Blake, Coleridge, Wordsworth, Lamb, etc.: Being Selections from the Remains of Henry Crabb Robinson

Blake, Coleridge, Wordsworth, Lamb, etc.: Being Selections from the Remains of Henry Crabb Robinson

Blake, Coleridge, Wordsworth, Lamb, etc.: Being Selections from the Remains of Henry Crabb Robinson

Blake, Coleridge, Wordsworth, Lamb, etc.: Being Selections from the Remains of Henry Crabb Robinson

Excerpt

In the frescoes in the hall at Dr. Williams's Library, Gordon Square, London--the original dining-room of University Hall --Crabb Robinson sits by himself, pen in hand, apparently recalling the many friendships of an exceptionally long life. On the surrounding panels, arranged in four separate groups, are some of the most distinguished of his acquaintances and intimates, English and foreign: among the four-and-thirty thus selected, to name a few of them, are Wordsworth, Coleridge, the Lambs, Blake, Hazlitt, and Landor; Goethe, Schiller, Wieland, Arndt, Tieck, and Schlegel; Madame de Staël, Irving, Dr. Arnold, and Robertson. These figures are representative, but they do not in any sense exhaust the tale of his literary friends, still less of his literary experiences. The earliest reference to poetry in his Reminiscences is to the publication of John Gilpin (1782), for learning which by heart he was given sixpence. The last entry in his Diary, five days before his death in 1867, concerns Matthew Arnold's essay on the Function of Criticism. Between those dates it is no exaggeration to say that Crabb Robinson read every important work that appeared in English or in German, and that he knew, and often was friendly with, most of their writers.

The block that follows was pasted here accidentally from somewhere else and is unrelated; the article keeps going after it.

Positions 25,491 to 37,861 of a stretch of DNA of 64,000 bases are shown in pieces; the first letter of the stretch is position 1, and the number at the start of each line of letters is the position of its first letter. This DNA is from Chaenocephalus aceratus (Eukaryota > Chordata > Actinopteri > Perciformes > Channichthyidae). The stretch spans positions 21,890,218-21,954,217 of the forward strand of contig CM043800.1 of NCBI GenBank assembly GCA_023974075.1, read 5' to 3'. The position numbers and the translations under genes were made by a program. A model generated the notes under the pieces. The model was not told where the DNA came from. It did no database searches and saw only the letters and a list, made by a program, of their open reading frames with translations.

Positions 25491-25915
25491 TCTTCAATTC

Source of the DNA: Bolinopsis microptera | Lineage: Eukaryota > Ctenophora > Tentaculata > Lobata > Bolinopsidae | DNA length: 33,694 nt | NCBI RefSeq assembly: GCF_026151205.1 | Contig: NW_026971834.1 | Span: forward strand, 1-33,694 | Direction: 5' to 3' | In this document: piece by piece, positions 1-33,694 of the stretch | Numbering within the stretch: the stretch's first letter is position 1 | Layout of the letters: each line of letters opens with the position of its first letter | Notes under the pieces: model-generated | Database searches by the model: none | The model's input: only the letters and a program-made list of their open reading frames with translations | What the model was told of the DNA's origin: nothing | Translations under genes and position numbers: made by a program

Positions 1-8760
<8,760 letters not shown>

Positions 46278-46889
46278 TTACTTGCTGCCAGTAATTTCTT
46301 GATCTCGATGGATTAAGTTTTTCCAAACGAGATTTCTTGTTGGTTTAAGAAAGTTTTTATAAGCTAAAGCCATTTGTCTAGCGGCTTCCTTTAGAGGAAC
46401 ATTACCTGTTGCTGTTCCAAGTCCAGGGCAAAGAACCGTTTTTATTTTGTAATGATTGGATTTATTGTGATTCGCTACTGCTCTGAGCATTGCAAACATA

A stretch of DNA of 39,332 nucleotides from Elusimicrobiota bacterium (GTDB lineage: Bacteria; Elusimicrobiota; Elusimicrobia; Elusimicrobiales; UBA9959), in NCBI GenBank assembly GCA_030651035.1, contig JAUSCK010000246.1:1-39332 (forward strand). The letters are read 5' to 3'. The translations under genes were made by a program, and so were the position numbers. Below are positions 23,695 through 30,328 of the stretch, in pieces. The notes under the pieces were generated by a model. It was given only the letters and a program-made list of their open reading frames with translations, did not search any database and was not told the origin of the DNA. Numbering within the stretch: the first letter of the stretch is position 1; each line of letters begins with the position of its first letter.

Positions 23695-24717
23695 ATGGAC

As a boy he was thrilled by the news that the Bastille had fallen, and his Jacobinism was tempered only by his encounters with French refugees. He sympathized with Horne Tooke, with Hardy and with Thelwall, and was at first an ardent admirer of Godwin, with whom he long remained on friendly terms, though he came to disapprove of both his philosophy and his morals. He lived to be what he called himself in 1832, a "conservative reformer or reforming conservative," while in his old age he read the writings of Gladstone and President Lincoln's inaugural speech.

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